Posted by Dr. John Thomas on Mar 27, 2020 10:00:00 AM
There are many unquestionable wonders in modern medicine, but prevention is not one of its strong suits. Because adrenal fatigue has been a somewhat new phenomenon in recent years, there is a hot debate going on between integrative and conventional medical communities: Is adrenal fatigue real?
The short answer is: yes.
While adrenal fatigue exists on a spectrum and can manifest in different symptoms depending on the individual, the reality is that modern-day society creates an environment of high and chronic stress that did not exist before – and this profoundly impacts adrenal gland function.
If the adrenal glands are overextended for long periods due to stress – that is, anything that engages cortisol production – the output of cortisol and other stress hormones can decrease, leading to adrenal fatigue. While the term adrenal fatigue itself may still be up for debate in the conventional medical world, we understand the health implications of stress as a significant contributor to illness quite well.
It’s necessary to start with a solid understanding of precisely what the adrenal glands are and how they function. The adrenal glands are one to two centimeters wide and sit just above the kidneys. They can be thought of as your first responders to stress, and they are the body’s only source of epinephrine, mineralocorticoids, and steroids.
Two parts make up these glands: the inner medulla, which is connected to the brain and nervous system, and the outer cortex, which deals with chronic stress and the regulation of metabolism, inflammation, and blood pressure via sodium balance.
When a stressful event happens – whether it's running from a tiger or navigating your way through traffic – the body’s natural fight-or-flight response kicks into gear. This response is mediated by the adrenal glands, which are perfectly designed to deal with acute stress; however, ongoing, low-grade stress that becomes constant can lead to adrenal fatigue.
It’s important to realize that stress is not inherently “bad,” but natural and necessary. Stressors can be positive and happy life events, such as the birth of a baby or a wedding. They can include any of our reactions throughout the day – big and small – that induce a stress response. Each person reacts differently to the same stressors, so what might elicit an intense stress response and cortisol release in one person might barely phase another. In many instances, stress is a matter of perspective.
Adrenal fatigue occurs when we experience long-term stress, and stress hormones levels run low as a result.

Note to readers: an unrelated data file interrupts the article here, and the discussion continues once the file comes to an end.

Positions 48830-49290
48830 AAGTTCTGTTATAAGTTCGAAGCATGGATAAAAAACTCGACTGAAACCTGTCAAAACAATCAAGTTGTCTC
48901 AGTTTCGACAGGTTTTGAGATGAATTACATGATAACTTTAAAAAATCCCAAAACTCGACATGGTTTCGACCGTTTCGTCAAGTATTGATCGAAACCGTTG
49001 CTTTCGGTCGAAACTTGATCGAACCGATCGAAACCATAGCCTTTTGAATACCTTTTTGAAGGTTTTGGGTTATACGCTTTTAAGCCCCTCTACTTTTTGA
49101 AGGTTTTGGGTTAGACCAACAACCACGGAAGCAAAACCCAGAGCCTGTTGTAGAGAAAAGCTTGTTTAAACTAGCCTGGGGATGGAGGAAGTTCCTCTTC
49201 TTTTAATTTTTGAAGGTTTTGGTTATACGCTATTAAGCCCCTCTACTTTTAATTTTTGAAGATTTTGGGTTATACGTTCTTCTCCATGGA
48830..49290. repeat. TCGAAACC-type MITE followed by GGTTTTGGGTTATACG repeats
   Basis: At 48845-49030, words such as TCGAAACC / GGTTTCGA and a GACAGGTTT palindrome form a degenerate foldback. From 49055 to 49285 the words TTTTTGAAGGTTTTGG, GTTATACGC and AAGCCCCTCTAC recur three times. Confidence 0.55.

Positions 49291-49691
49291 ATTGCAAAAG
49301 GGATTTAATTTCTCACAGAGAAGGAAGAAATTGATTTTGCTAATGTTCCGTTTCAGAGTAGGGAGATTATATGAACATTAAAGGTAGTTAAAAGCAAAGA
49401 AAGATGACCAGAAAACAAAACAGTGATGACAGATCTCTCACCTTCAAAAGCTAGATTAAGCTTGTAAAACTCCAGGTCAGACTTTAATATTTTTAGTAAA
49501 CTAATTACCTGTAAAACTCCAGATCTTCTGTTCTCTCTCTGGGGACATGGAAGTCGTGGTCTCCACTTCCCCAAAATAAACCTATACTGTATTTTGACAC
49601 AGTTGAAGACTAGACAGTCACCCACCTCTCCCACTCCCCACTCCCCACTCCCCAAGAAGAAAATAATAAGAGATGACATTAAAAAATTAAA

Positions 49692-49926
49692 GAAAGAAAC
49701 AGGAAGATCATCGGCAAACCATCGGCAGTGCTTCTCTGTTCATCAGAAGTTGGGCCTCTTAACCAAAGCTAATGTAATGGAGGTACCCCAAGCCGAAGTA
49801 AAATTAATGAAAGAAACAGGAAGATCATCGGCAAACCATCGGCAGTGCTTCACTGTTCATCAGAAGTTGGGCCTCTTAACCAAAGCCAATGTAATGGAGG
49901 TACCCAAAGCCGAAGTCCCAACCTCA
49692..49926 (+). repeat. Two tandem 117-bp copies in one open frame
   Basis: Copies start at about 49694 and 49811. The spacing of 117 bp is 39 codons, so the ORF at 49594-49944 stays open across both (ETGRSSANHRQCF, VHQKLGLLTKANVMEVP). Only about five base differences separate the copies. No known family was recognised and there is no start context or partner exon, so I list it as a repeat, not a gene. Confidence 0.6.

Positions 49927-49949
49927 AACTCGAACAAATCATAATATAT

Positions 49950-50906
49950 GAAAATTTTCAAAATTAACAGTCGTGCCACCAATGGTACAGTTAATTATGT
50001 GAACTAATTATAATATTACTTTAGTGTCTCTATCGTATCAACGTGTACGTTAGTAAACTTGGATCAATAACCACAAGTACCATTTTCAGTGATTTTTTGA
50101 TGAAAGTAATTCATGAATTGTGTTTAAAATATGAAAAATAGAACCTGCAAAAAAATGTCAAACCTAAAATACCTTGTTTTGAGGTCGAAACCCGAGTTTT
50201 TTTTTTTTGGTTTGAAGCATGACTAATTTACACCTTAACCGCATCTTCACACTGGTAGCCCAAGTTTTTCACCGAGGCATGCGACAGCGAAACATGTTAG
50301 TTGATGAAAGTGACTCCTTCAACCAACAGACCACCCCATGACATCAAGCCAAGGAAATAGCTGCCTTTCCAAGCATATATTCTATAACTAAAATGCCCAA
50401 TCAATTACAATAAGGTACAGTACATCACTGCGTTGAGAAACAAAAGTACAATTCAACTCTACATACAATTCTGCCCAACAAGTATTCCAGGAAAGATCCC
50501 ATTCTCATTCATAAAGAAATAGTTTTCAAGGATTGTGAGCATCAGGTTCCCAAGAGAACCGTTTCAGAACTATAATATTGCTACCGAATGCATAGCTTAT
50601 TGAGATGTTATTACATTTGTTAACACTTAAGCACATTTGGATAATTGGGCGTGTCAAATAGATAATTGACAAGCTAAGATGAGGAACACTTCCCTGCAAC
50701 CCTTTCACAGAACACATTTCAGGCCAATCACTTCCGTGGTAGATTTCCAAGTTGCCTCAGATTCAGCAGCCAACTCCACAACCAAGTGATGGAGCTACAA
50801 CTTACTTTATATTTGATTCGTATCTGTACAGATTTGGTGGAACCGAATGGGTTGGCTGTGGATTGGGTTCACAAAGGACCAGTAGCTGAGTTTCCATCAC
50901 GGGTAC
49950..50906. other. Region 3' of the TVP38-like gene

However, it should be noted that the National Endocrinology Society, American Medical Association, and World Endocrine Society do not recognize adrenal fatigue as an actual disease or condition. Conventional medical schools teach treatment-based approaches, and adrenal fatigue lends itself to a prevention-based strategy focused on the recognition of signs and symptoms early on in the process. With adrenal fatigue, there is typically nothing wrong with the glands themselves; they are just running on empty.
It’s commonly accepted that adrenal insufficiency is a disease process, similar to pheochromocytoma, where an adrenal tumor dysregulates the secretion of epinephrine and norepinephrine. These processes have to do with structural problems with the adrenal glands themselves and are not related to the concept of adrenal fatigue.
Instead, adrenal fatigue refers to the increased demand placed on the adrenals and the adrenals not being able to meet this demand. In many cases, cortisol levels first become elevated during periods of high stress, and people might feel productive and experience high energy (despite getting little sleep) and an overall “tired-but-wired” sensation. This is followed by the adrenals tiring and releasing less cortisol, leading to symptoms of adrenal fatigue.
There is no definitive test for adrenal fatigue since degrees and symptoms can vary. However, many functional medicine and integrative practitioners offer saliva cortisol panels that take a snapshot of cortisol levels over the course of the day, which can provide a helpful glimpse at the health of your adrenal glands.
A mid- to late-afternoon energy crash is one sign that your adrenals might need extra support. Symptoms can vary from person to person, but other signs might include nervousness, chronically feeling tired, digestive issues, body aches, weight loss, hair loss, loss of appetite, low mood, nausea, and vomiting.
Unfortunately, many people with adrenal fatigue are diagnosed by their doctor with low mood, anxiousness, insomnia, and other symptoms that stem from the adrenals.
Many experts believe adrenal fatigue to be an inflammatory process. This scientific theory would mean that some simple dietary shifts away from inflammatory foods can go a long way in preventing adrenal fatigue and supporting the adrenal glands.
Common inflammatory foods include:
Adrenal fatigue is a real result of chronic stress in an abnormally fast-paced world, and it is becoming increasingly common. The good news is that integrative doctors are well-versed in recognizing the signs. Diet and lifestyle changes, along with targeted supplementation, can transform your energy levels and overall health, allowing you to be well tomorrow by being well today.
By Dr. John Thomas
Subscribe to get email notifications about the latest Davinci blog posts